Sunday, October 23, 2016


This has sort of been a year for me doing things I had said I wasn't going to do.

I wasn't going to start another project this year. (Technically I didn't I guess, I just expanded an already in progress project--but the outcome is the same. I'm starting work on another first draft.)

I wasn't going to write a series.

I wasn't going to do NaNoWriMo.

NaNoWriMo, for those that are unfamiliar, is National Novel Writing Month. It is, as the name implies, a month-long writing event. The goal is to write a 50,000 word novel draft in the 30 days of the month of November.

There are all manner of thinkpieces out there about NaNoWriMo from writers of all stripes and all levels of experience. The event has its supporters and detractors, and both groups are pretty vocal.

At the risk of making a generalization, I have noticed a trend in the articles that I have read regarding the merit (or lack thereof) of NaNoWriMo: professional writers--by which I mean writers for whom money from writing is either all or the bulk of their income--seem to think less fondly of NaNoWriMo than amateurs. 

This makes sense, I guess. The market has changed to the point where anyone with sufficient determination could throw 50,000 words on a page in November and self-publish their book in December or January. Even though most of these self-published novels won't see sales high enough to be threats to sales for authors with traditional contracts at bigger publishers, there is something uncomfortable about the idea of someone doing in a month, and seemingly on a whim, what can take literal years to do the "right" way. And having to fight for an agent or editor's attention for a work you might have spent months or years on against someone's thirty-day draft doesn't seem fair.

Beyond this, there are some more practical concerns. Marketable manuscripts usually run closer to 70,000 words than 50,000, so even if the writing on the November draft is perfect, it's probably not a complete novel--not for a publisher, anyway. And, if we're being honest, the writing on the November draft won't be perfect--a first draft never is.

You don't really have a true novel at the end of NaNoWriMo. You may have a great start, but you don't have a finished project. Not even close.

And, for me, I think that's the key. 

I am pro-NaNoWriMo. I can understand the frustrations, and I would hate to be an editor or agent on December 1 when I imagine hundreds or thousands of queries for 50,000 word rough drafts come to the slush pile, but I frankly think the benefits of this event are pretty great. Granted, my opinion isn't unbiased--most of the first draft of Evin was written during NaNoWriMo in 2011.

Sometimes, at least for me, getting the words on the freaking page is the most difficult part of a draft. I'm a perfectionist--at least when it comes to my writing. When it comes to revisions and editing, that's great, but it's not so great for the first draft. I want the words to be perfect--and of course they never are--so I keep trying to "get them right" before I get them on the page. Which generally translates to me never getting the words on the page. The looming deadline--50,000 words by December 1--helps serves as motivation. When I did NaNoWriMo with Evin, I didn't have a perfect draft by any means, but I had words on a page, and that's something I can work with.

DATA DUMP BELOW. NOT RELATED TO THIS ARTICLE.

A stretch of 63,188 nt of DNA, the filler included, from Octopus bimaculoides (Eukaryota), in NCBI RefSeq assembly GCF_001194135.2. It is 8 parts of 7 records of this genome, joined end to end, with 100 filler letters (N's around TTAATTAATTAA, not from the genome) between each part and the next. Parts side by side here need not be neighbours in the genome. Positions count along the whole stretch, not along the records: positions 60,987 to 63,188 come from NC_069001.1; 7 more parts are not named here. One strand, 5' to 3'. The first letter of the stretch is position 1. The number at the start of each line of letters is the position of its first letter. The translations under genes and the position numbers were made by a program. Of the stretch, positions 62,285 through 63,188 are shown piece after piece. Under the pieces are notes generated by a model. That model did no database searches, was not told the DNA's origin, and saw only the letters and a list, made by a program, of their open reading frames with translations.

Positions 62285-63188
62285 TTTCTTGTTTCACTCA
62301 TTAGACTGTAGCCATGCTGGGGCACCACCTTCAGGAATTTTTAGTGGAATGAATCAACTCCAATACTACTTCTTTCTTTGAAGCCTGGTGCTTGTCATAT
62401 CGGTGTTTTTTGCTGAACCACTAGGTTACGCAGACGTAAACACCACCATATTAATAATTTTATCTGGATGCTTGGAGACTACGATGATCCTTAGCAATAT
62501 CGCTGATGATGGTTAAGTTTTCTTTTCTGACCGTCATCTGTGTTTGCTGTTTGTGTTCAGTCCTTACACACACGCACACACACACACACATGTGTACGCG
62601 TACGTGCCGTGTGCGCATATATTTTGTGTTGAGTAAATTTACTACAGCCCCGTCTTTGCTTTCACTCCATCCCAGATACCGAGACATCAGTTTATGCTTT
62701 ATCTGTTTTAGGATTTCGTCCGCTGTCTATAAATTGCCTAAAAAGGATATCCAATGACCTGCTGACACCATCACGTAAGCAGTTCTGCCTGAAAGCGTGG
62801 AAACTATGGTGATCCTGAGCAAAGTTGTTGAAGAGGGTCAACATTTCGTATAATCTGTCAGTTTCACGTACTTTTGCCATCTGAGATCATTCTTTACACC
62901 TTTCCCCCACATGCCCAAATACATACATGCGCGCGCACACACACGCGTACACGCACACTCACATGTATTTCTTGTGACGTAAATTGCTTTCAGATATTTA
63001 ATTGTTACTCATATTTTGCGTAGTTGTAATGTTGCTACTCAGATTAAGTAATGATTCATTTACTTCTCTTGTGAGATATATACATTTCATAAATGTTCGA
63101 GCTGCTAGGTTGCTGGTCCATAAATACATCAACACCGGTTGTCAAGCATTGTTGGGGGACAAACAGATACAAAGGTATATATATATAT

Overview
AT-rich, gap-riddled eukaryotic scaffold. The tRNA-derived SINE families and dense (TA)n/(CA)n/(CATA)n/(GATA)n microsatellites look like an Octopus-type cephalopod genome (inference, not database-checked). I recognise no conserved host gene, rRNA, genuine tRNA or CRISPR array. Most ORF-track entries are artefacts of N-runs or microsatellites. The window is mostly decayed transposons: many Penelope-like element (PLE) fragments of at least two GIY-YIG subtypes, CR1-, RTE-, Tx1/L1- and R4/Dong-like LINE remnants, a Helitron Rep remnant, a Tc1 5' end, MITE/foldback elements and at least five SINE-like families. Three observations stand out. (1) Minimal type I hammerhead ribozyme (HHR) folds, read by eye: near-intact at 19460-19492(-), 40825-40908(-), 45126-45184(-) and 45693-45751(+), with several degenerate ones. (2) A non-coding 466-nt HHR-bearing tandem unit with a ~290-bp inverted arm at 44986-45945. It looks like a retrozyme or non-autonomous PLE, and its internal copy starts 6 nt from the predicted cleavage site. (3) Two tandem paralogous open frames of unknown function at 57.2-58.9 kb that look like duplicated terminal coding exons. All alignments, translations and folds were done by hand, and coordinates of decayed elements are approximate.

And there's a community with NaNoWriMo. If you sign up on the official site, you can select your region and connect with other writers near you--on forums or in person (in public, well-lit places and in groups, naturally). This gives writers the chance to commiserate about their struggles, and struggles in a situation like this are inevitable, and provides a sounding board for ideas. Writing can be lonely under the best of circumstances. The marathon writing sessions that getting 50,000 words in 30 days requires can be even more isolating. ("Sorry, I can't go out tonight, I have to find some way to ad 1,600 words to a story that I have NO IDEA where it's going." "Sorry, I accidentally went to bed on time last night, so I'm 400 words behind.") This option to connect with other writers in your region--or around the nation--is a huge boon.

Honestly, my stance on all things writing is pretty much "do whatever lets you get the work done." If NaNoWriMo lets you finish a draft, then that is great (so long as you're realistic--it's not a finished product; it's a draft, and that is honestly still a crazy impressive achievement). NaNoWriMo has worked for me in the past. I'm hoping it'll work again.

I guess this post is basically my long way of saying that I'm going to be a NaNoWriMo participant this year. Since Project 2016 has expanded to a trilogy, I'm going to try to use the next month to pin down as much of the first draft of the first book as I can. I'm actually starting early (it's going to be considerably more than 50,000 words, so I'm giving myself more than 30 days).

What all of this means as far as the blog is concerned is that the blog will not be updating on the usual once weekly schedule. How often I post will depend on my where wordcount is. There'll be at least one post in the month of November, though I can't promise any more than that. If you're interested in keeping up with how things are progressing, check out my author Facebook page and/or my Twitter, where I'll be posting periodic updates.

Good luck to my fellow NaNos. See you in December.

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